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5 Things NOT to Do in a Down Market

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There’s no denying it: last week was a doozy.

Last Wednesday, the Dow took its deepest dive of the year to date, dropping more than 3% mid-day, then bouncing back to close down “only” 1.4% at 15,767. For those of us who have gotten used to seeing Dow numbers in the high 17,000s, we got flashbacks to 2008 when the market went into a freefall. This has been the worst start of a new year ever.

The good news is that we are, in no way whatsoever, in the same climate as in 2008. As I’ve said before, while there are numerous factors impacting the market at the moment, the problem is not the US economy. And while that may not make the numbers feel any better, it does mean that we’re most likely facing a short-term down market—the industry refers to it as a “correction” if it’s around 10% or so. But as long as the US economy continues on its upward trend, most forecasts point to a full recovery. The question, of course, is “when?”

The answer is simple: No one knows. With that in mind, it’s important to remember that making a wrong move at the wrong time can do much more harm to your portfolio than any market downswing. Here are 5 things not to do to be sure you maximize the situation while keeping your risk as low as possible:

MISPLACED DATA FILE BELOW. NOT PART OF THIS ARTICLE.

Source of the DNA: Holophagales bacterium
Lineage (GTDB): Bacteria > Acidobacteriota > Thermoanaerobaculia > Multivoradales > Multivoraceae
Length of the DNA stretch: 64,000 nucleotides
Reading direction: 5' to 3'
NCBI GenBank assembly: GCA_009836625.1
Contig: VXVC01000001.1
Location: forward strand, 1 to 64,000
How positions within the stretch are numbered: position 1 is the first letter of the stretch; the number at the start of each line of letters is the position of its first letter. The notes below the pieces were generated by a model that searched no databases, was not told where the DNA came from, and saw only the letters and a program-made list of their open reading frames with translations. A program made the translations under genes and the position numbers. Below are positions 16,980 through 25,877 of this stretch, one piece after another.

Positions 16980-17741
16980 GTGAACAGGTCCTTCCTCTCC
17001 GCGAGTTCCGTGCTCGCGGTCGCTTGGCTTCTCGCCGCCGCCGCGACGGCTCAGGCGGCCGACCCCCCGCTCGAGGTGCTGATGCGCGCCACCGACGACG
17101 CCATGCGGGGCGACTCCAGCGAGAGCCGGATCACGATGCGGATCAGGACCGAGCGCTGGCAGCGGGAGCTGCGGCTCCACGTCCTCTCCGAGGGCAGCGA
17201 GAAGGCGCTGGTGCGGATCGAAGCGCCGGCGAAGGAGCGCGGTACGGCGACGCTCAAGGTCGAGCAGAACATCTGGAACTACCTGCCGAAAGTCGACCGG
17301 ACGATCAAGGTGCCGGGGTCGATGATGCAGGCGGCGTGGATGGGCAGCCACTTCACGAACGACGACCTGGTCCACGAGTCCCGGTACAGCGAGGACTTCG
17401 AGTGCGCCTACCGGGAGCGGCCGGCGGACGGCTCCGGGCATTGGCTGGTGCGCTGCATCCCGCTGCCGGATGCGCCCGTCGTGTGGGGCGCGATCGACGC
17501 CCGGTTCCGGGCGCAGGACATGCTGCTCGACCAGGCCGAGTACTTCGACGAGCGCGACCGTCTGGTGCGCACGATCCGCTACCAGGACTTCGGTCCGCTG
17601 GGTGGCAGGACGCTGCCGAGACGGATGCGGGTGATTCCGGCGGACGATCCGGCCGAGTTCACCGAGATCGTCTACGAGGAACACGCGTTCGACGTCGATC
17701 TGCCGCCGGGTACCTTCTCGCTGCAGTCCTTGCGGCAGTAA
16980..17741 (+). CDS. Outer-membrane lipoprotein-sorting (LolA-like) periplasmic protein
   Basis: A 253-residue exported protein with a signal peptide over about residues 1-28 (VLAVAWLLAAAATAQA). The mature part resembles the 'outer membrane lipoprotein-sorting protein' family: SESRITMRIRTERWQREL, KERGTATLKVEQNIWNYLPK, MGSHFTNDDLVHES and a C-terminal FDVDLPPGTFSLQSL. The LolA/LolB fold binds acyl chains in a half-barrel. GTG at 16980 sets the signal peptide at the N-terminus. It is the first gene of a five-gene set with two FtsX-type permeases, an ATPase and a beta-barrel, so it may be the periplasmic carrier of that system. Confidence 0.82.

1. Don’t doubt your portfolio. 

Assuming you’re working with a knowledgeable financial advisor, your portfolio should already be balanced to absorb a certain level of risk depending on your time horizon. Most of my clients are either nearing or already in retirement, so our portfolios include an average of 40-42% stocks. This means that around 60% of each portfolio is already positioned to downplay market risk. And if you do second-guess your strategy, where would you go? All the alternatives present challenges of their own. Gold is a losing proposition (read my July blog Forget the “proven” path to success and stick to the basics to learn more). Hedge funds and commodities aren’t any safer than stocks. And stuffing cash under your mattress stops future earnings in their tracks. Trust the decisions you made when the market was rising—they’re just as good today as they were last July.

2. Don’t think short term. 

Unless you’re a day trader (which I do not recommend!), your focus should be on the long term. And when looking at the long-term outlook for the US economy, things are pretty darned bright. Last week, some investors panicked and shifted stocks into less volatile government bonds. There are two big issues with that strategy. First, “shifting” means selling, and by selling when the market was down, money was lost. Second, while that money is now in a “safer” place, there’s no chance to recover the loss. Shifting to bonds is a purely emotional move that doesn’t account for the fact that, inevitably, the market will rise again.

3. Don’t get hung up on China.